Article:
Sadly, there are still many teachers and PTB who view the teacher librarian’s role as the reading expert and the keeper of the books. Despite all the years of advocacy – something no other professional has to do to justify their daily existence – those in high places (including government, education authorities and schools) are yet to learn that there is a reason that to be a teacher librarian entails a post-graduate qualification, involves specialist knowledge and is so much more than their childhood recollections of a place filled with books.
The key issue seems to be a lack of understanding of the role of the modern TL in the support of teaching and learning stemming from the days of the introduction of affordable, reliable internet access and the mistaken belief that “everything can be found on the internet” coupled with the perpetuated myth that the TL’s main role is to do with reading and the circulation of books. As I have said so many times in the past 25+ years as a TL (and 53 as a teacher) TLs are NOT “English teachers on steroids” yet so many continue to present themselves as such. While we have a role in supporting the leisure reading of our students , our primary role is enabling them to navigate, and evaluate information in all its formats, and then interpreting this to form their own viewpoints, inform their choices and create new information. Thus, despite over 30 years of trying to change perceptions, including a Federal Inquiry into our role here in Australia, the fight continues and we must do all that we can, including sharing planning that puts the emphasis on that primary information literacy role to show what it is we can do. IMO, as long as we continue to put reading and books as the primary focus we will always be seen as the “keeper of the books” by those who hole the purse strings and fewer and fewer teachers and students will experience the benefits that a fully0informed, qualified TL can bring to the table.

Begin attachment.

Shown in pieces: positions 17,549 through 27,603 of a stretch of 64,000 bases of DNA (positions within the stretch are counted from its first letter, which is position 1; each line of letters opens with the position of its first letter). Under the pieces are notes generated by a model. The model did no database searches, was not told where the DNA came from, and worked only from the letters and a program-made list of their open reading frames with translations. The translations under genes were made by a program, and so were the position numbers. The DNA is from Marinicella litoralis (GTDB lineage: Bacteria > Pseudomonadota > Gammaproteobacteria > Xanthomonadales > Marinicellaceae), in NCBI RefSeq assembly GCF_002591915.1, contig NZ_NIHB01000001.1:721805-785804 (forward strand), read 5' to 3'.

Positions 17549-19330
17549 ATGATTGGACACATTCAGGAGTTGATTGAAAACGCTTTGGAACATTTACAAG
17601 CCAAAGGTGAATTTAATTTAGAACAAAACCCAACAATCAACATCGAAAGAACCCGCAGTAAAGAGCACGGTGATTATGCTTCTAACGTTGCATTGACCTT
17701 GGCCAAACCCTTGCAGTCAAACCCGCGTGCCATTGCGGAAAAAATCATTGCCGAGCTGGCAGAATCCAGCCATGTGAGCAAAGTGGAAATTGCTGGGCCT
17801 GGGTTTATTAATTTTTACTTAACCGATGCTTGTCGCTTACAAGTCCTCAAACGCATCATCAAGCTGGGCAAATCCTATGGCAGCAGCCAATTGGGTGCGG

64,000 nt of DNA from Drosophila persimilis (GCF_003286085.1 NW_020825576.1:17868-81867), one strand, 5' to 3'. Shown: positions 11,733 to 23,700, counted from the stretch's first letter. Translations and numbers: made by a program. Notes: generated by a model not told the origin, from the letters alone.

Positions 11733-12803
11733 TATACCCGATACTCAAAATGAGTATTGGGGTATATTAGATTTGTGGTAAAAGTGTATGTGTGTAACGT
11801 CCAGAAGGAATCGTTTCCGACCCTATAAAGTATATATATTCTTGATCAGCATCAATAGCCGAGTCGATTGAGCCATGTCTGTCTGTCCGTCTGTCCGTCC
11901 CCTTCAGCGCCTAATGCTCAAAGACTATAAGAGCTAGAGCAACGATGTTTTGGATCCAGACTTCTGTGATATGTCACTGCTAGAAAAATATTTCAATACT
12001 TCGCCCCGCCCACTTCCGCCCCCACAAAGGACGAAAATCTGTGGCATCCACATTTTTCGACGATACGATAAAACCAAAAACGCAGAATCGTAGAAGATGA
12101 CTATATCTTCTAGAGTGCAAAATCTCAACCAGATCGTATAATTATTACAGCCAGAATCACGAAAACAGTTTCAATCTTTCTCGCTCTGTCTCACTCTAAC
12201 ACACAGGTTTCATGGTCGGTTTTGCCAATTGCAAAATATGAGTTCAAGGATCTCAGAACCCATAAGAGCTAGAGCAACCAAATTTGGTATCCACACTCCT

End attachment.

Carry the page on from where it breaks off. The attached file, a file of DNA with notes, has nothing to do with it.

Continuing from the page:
So now, at the beginning of the school year when we are planning what students will do during their time with us, we have the best opportunity to use our programming skills to show how we can contribute to both the teaching and learning outcomes of the school in a purposeful, meaningful and wide-reaching way. To educate and advocate.
Recently, a NSW colleague Emily G. Williams generously shared her Term 1 program for her year 3-4 students with a wider audience so others could have a starting point for theirs. With Emily’s permission, this is what she offered…
|OVERVIEW: The beginning of the term will be spent refamiliarising ourselves with the library, its contents, expectations and borrowing needs. Students will participate in a QR code scavenger hunt for library orientation. The rest of the term students will be engaged in picture books from the Premier’s Reading Challenge based on Australian environments (to support their classroom unit Earth’s Environment). Students will write a book review for each and add to their PRC profile.
EN2-4A uses an increasing range of skills, strategies and knowledge to fluently read, view and comprehend a range of texts on increasingly challenging topics in different media and technologies
ENe2=7B understand how characters, actions and events in imaginative texts can engage the reader.
LK4.3 Metalanguage of the library – call number, shelf label, OPAC, Oliver, Dewey, circulation desk, return tray or slot, reference, etc..
LK4:15 Selects appropriate text based on purpose, interest and ability. Recognises the benefits of selecting from a wide range of texts
LK4:18 Uses LMS (OLIVER) to locate fiction resources by author and places reservations. Use OLIVER to write and record a book review
LL4:1 Completes a short-written review on a chapter book